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PCR

Polymerase Chain
Reaction

What is PCR?
PCR is an exponentially progressing synthesis
of the defined target DNA sequences in vitro.
It was invented in 1983 by Dr. Kary Mullis, for
which he received the Nobel Prize in Chemistry in
1993.

What is PCR? :
Why Polymerase?
It is called polymerase because the only enzyme
used in this reaction is DNA polymerase.

What is PCR? :
Why Chain?
It is called chain because the products of the
first reaction become substrates of the
following one, and so on.

Polymerase Chain Reaction


(PCR)
PCR

is a means to amplify a particular piece of DNA

Amplify= making numerous copies of a segment of DNA

PCR

can make billions of copies of a target


sequence of DNA in a few hours

PCR

was invented in the 1984 as a way to make


numerous copies of DNA fragments in the laboratory

Its

applications are vast and PCR is now an integral


part of Molecular Biology

Key enzymes involved in DNA


Replication
DNA

Polymerase

DNA

Ligase

Primase
Helicase
Topoisomerase
Single

strand binding protein

DNA Replication vs. PCR


PCR

is a laboratory version of DNA


Replication in cells
The

laboratory version is commonly


called in vitro since it occurs in a test
tube while in vivo signifies occurring in
a living cell.

DNA Replication in Cells (in


vivo)

DNA replication is the copying of


DNA

It typically takes a cell just a few


hours to copy all of its DNA

DNA replication is semiconservative (i.e. one strand of the


DNA is used as the template for
the growth of a new DNA strand)

This process occurs with very few


errors (on average there is one
error per 1 billion nucleotides
copied)

More than a dozen enzymes and


proteins participate in DNA
replication

What is PCR? :
The Reaction Components

1) Target DNA - contains the sequence to be am

2) Pair of Primers - oligonucleotides that define


to be amplified.

3) dNTPs - deoxynucleotidetriphosphates: DNA


4) Thermostable DNA Polymerase enzyme that catalyzes the reaction
5) Mg++ ions - cofactor of the enzyme
6) Buffer solution maintains pH and
ionic strength of the reaction solution
suitable for the activity of the enzyme

Typical PCR mix


In a thin wall Eppendorf tube assemble the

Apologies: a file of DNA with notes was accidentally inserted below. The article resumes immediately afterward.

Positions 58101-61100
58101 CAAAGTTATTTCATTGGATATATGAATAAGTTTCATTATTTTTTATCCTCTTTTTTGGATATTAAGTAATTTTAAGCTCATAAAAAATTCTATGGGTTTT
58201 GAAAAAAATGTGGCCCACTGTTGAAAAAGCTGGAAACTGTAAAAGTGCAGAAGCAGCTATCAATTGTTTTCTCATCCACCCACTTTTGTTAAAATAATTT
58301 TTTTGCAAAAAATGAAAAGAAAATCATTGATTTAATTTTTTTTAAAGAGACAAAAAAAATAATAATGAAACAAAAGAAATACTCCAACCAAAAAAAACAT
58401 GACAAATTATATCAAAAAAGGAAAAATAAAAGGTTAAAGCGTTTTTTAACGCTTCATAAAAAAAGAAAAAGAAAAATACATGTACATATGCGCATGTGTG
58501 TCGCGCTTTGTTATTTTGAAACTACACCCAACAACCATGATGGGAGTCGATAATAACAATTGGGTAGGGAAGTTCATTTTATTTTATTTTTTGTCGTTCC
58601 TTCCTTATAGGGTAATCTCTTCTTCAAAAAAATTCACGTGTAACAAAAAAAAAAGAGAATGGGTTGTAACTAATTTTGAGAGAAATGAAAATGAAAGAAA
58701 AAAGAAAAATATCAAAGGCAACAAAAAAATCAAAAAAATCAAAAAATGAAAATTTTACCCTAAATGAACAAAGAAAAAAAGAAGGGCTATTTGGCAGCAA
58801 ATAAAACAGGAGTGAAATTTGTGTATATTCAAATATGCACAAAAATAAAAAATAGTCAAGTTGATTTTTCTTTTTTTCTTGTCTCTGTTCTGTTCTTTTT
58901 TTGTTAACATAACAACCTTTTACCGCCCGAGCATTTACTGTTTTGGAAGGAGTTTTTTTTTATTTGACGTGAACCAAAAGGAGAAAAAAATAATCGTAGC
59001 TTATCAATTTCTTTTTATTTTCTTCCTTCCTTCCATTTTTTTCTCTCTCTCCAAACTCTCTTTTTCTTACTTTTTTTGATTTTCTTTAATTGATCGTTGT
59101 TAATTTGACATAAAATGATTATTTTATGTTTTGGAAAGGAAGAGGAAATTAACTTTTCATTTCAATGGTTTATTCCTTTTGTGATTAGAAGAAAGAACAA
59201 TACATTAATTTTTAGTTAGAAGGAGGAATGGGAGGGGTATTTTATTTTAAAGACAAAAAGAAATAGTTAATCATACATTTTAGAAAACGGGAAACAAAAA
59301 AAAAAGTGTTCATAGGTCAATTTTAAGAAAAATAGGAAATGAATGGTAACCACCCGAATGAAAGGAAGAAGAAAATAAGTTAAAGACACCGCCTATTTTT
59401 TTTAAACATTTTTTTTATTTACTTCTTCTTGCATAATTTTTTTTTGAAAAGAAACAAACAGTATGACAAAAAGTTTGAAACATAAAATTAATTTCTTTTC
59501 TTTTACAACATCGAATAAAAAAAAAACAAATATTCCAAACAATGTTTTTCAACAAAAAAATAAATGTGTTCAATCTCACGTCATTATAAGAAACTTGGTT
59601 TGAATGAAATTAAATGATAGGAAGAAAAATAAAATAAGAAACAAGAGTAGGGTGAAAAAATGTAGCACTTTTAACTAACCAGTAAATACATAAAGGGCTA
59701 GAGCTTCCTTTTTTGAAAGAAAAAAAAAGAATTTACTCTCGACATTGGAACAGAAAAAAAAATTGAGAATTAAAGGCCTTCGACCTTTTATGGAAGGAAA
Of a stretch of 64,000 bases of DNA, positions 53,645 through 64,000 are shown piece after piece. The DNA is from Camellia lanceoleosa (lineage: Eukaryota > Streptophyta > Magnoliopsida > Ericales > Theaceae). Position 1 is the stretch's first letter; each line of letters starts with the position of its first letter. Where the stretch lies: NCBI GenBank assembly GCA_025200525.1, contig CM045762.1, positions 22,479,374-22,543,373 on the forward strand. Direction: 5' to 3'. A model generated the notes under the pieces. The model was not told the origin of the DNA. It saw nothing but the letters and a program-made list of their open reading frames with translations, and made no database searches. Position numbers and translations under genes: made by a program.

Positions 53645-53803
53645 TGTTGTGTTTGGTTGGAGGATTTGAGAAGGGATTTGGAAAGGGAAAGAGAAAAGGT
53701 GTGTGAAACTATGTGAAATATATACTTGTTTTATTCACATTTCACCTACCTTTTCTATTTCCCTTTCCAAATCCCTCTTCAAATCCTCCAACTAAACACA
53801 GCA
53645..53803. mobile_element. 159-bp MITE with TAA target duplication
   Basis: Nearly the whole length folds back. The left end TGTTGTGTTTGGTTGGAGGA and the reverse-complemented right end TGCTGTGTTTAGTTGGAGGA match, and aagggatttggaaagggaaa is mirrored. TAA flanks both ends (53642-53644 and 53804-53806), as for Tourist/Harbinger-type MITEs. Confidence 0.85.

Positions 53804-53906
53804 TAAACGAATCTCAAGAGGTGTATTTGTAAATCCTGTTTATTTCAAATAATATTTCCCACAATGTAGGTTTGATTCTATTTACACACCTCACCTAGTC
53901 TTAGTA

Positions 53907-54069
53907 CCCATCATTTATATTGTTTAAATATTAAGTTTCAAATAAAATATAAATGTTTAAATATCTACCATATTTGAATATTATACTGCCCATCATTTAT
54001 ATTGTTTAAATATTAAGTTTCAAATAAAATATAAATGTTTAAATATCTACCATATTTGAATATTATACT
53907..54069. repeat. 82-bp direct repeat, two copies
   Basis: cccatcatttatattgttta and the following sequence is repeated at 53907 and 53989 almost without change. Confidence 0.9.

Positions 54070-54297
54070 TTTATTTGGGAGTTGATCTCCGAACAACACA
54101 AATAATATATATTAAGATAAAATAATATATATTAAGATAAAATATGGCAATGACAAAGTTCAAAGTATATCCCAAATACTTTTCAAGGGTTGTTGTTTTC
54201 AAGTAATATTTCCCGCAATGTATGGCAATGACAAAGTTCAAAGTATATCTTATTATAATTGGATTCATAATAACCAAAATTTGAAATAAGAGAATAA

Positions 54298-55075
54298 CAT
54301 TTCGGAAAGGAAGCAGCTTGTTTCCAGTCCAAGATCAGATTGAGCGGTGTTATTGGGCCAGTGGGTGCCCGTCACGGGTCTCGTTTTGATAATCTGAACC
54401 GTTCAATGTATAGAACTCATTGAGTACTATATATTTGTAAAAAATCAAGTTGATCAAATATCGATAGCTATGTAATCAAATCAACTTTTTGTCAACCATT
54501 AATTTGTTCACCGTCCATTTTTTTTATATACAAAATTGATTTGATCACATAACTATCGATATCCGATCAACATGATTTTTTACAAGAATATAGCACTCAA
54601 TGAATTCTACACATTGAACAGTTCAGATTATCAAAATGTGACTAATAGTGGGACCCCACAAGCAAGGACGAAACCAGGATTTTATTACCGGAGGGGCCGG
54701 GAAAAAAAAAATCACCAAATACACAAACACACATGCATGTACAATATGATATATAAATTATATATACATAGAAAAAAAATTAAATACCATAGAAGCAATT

following
PCR components
Amount
Template DNA (5-200 ng)
1 mM dNTPs (200 uM final)
10 X PCR buffer
25 mM MgCl2 (1.5 mM final)
20 uM forward primer (20 pmoles final)
20 uM reverse primer (20 pmoles final)
5 units/uL Taq DNA polymerase (1.5 units)
Water

variable
10 uL
5 uL
3 uL
1 uL
1 uL
0.3 uL
Variable

Final Volume

50 uL

PCR Reagents
1X

Buffer

10mM

Tris-HCl, 50mM KCl

MgCl2
1mM

- 4mM (1.5mM)

dNTPs

200M

Primers

100nM-1M,

DNA
Taq

200nm (or less) for real time analysis

polymerase

DNA polymerase is thermostable


1-4 Units (1 unit)

DNA

10pg-1g

(20ng)

Different types of buffers

Thermal Cycling
A

PCR machine controls


temperature

Typical

PCR go through three steps

Denaturation
Annealing
Extension

PCR Thermocycler

Denaturation
Heating

separates the
double stranded DNA
Denaturation

Slow cooling anneals


the two strands

Renaturation

Heat

Cool

Annealing
Two

primers are supplied in molar excess

They

bind to the complementary region

As

the DNA cools, they wedge between two template


strands

Optimal

temperature varies based on primer length etc.

Typical temperature from 40 to 60 C

Extension

DNA polymerase duplicates DNA


Optimal temperature 72C

PROCEDURE ..

PCR Amplification
Exponential Amplification of template DNA

Applications of PCR
Basic Research

Mutation screening
Drug discovery
Classification of organisms
Genotyping
Molecular Archaeology
Molecular Epidemiology
Molecular Ecology
Bioinformatics
Genomic cloning
Site-directed mutagenesis
Gene expression studies

Applied Research

Genetic matching
Detection of pathogens
Pre-natal diagnosis
DNA fingerprinting
Gene therapy

Applications of PCR
Molecular Identification
Sequencing

Genetic Engineeri

Site-directed mutagen
Molecular Archaeology Bioinformatics
Molecular Epidemiology
Genomic cloning Gene expression stud
Molecular Ecology
Human Genome Project
DNA fingerprinting
Classification of organisms
Genotyping
Pre-natal diagnosis
Mutation screening
Drug discovery
Genetic matching
Detection of pathogens

MOLECULAR

IDENTIFICATION:

Molecular Identification:

Detection of Unknown Mutations

Molecular Identification:

Detection Of Pathogens

Variations of the PCR

Thank you

THANK YOU